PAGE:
Threatened Jewish Georgian tycoon died of natural causes

Police had treated his death as "suspicious," which is standard with sudden deaths.

Patarkatsishvili 224.88 (photo credit: AP)
Patarkatsishvili 224.88
(photo credit: AP)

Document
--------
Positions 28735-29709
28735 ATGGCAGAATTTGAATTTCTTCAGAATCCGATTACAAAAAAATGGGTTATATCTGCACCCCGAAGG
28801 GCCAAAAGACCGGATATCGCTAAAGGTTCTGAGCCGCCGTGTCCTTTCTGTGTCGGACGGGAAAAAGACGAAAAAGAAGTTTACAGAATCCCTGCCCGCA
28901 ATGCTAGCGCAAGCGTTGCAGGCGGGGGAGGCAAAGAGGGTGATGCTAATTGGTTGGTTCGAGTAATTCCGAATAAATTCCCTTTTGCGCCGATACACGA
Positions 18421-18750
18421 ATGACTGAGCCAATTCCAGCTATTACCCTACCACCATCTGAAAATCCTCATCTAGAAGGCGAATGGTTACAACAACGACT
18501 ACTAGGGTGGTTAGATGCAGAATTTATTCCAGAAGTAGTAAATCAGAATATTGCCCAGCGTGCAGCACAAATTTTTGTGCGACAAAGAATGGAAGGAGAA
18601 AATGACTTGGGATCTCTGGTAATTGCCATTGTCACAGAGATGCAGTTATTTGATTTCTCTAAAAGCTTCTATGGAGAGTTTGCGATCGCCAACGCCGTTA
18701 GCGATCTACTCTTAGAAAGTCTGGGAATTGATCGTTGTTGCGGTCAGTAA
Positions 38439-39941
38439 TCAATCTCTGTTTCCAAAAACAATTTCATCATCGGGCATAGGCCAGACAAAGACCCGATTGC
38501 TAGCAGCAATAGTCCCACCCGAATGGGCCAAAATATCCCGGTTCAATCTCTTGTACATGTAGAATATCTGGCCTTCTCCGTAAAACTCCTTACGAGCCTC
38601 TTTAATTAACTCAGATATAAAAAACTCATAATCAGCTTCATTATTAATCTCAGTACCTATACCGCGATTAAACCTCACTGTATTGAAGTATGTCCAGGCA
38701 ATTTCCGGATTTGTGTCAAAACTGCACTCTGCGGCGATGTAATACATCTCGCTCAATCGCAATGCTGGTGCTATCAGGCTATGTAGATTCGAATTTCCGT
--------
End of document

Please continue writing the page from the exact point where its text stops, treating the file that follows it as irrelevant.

An exiled Jewish Georgian billionaire living in Israel and the UK, who had spoken of his fears of assassination, died of natural causes, according to initial results of a postmortem examination. Badri Patarkatsishvili, 52, collapsed at his country mansion in Surrey, southeast England, on Tuesday night. His family reported that he suffered a heart attack. Police, however, were treating his death as "suspicious," which is standard with sudden deaths. A Surrey Police spokesperson said the postmortem carried out on Wednesday night showed he died of natural causes. "Following initial inquiries and the postmortem carried out last night, Surrey Police can confirm that at this stage there is no indication that the sudden death of Badri Patarkatsishvili was from anything other than natural causes," the spokesperson said. Toxicology tests are yet to be carried out and an inquest will be opened on Friday; full test results are not expected for at least 10 weeks. Patarkatsishvili helped to finance the Rose Revolution in Georgia in 2003 that swept President Mikhail Saakashvili to power, but subsequently fell out with him and backed mass street protests last year against the Georgian government. He was charged with plotting a coup after the protests and has since lived in self-imposed exile in the UK and Israel. Patarkatsishvili had visited Israel several times before leaving Georgia, and is understood to have had close ties in the Israeli leadership, including with President Shimon Peres. The Georgian tycoon, who had an estimated £6 billion fortune amassed during the privatization of state industries in Russia during the 1990s, had voiced concerns for his safety, believing his life was at risk. In December he told The Sunday Times he did not feel safe returning to his country. The paper published extracts of a tape recording of a conversation alleged to have taken place between a Georgian Interior Ministry official and a possible hit man. Allegedly, the two men discussed options to make Patarkatsishvili "disappear completely." His death raised fears of another Alexander Litvinenko-style murder. Litvinenko was a Russian dissident who was poisoned in London in 2006, leading to public accusations that the Russian government was behind his death. Patarkatsishvili had been a longtime business partner of Russian tycoon Boris Berezovsky, an outspoken Kremlin critic who now lives in exile in London.